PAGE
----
First-degree sexual assault and battery occurs when a defendant injures a victim when touching their private parts (under or above the clothing) without consent and with lewd and lascivious intent. Private parts include the genital area or buttocks of both sexes and the breasts of a female. The penalty for such behavior is up to ten years in prison.

Second-Degree Sexual Assault and Battery

A person commits second-degree sexual assault and battery by unlawfully injuring another person or attempting to do so, and the act involves nonconsensual touching of the private parts of that person (under or above clothing). This offense does not require a harmful intent. Such conduct results in a misdemeanor charge, which carries up to three years in prison and a $2,500 fine.

Defenses to a Sex Crime Charge in South Carolina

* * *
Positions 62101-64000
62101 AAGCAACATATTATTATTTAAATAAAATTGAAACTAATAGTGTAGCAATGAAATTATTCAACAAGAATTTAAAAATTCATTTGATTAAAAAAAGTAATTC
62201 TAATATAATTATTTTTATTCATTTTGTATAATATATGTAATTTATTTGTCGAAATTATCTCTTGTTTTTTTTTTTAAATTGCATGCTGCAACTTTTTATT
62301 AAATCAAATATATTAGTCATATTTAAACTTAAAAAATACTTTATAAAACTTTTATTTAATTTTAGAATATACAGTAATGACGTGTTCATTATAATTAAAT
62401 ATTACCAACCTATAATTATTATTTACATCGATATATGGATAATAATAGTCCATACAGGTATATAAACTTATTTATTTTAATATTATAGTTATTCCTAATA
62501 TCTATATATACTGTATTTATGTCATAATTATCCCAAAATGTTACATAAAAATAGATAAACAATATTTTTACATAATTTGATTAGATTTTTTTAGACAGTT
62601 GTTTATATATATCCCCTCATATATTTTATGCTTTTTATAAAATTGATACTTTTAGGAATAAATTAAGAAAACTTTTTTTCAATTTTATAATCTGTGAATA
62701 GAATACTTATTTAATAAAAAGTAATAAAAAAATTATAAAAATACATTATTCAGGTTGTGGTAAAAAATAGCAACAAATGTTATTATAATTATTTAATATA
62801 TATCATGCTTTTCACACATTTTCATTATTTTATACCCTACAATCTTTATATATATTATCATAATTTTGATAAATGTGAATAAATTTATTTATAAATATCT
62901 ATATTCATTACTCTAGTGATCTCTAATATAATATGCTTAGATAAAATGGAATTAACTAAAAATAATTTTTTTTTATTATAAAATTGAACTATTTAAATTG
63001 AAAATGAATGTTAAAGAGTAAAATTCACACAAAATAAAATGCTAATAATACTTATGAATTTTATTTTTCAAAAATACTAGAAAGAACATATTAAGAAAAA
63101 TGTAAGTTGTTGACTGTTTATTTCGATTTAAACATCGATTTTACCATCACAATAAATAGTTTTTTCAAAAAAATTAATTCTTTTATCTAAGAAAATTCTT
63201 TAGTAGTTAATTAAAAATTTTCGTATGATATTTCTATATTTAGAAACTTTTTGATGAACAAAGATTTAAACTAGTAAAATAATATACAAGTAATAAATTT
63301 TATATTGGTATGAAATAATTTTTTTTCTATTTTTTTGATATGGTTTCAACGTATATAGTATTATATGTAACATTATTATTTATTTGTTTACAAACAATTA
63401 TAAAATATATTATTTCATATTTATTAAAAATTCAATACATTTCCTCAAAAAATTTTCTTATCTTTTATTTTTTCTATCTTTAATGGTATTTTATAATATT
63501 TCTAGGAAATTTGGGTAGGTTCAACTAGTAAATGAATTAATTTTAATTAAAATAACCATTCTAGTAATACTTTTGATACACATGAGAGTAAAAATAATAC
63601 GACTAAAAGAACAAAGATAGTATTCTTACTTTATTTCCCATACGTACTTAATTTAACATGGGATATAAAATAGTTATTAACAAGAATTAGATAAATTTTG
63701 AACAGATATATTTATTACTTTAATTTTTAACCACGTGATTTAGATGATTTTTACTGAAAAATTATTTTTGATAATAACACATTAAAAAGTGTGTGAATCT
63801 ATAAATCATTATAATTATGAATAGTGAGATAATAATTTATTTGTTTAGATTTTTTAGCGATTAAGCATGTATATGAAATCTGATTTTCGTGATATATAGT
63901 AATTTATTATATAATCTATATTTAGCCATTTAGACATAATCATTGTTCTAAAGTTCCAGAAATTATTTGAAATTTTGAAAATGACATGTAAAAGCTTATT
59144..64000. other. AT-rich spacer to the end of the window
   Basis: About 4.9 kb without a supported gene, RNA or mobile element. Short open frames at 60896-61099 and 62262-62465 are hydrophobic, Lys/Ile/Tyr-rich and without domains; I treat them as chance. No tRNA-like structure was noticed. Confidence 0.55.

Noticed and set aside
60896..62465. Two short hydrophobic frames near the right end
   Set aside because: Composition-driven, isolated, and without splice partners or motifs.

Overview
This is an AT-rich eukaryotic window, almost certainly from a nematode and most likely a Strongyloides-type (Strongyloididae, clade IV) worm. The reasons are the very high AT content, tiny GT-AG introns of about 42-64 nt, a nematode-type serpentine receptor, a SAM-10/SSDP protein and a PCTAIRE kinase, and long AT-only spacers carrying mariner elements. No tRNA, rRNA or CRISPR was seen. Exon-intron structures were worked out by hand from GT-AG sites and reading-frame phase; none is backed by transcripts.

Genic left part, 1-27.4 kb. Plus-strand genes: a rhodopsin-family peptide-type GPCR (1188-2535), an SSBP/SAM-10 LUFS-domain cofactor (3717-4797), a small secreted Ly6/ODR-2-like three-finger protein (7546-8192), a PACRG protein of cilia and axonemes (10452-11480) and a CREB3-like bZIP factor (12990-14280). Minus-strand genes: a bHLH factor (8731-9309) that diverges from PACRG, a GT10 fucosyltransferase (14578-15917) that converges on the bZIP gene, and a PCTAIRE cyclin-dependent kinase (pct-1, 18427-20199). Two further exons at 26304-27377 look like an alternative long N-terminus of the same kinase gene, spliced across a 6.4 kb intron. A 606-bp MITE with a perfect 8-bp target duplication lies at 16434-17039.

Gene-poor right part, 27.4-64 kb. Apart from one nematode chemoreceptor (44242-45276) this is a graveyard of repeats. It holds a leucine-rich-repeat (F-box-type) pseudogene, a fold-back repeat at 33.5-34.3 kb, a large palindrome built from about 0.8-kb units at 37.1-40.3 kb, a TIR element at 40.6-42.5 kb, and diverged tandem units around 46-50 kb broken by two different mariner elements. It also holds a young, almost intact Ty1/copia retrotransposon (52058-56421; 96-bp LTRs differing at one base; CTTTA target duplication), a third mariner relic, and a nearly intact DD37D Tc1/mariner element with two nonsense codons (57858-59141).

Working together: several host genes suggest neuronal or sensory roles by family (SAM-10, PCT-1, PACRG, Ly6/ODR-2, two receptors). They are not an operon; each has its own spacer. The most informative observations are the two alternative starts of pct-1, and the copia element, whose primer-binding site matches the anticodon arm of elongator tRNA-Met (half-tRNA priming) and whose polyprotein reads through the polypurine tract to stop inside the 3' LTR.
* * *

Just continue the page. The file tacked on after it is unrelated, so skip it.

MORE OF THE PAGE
Defendants charged with sex-related crimes have some potential defenses available to them. At the same time, the law prohibits or limits the use of certain defenses.

Actual innocence. Defendants charged with criminal sexual conduct or sexual assault and battery have the usual defenses available to all criminal defendants, such as "Someone else committed this crime," or "The alleged conduct did not occur."

Consent. Consent as a defense applies only when the victim gives it freely and has the physical, mental, and legal capacity to consent. Legal capacity refers to crimes based on a victim's young age. For these crimes, defendants cannot claim consent as a defense. South Carolina's age of consent is 16 years old. To learn about criminal sexual conduct with a minor, read South Carolina's Statutory Rape Laws.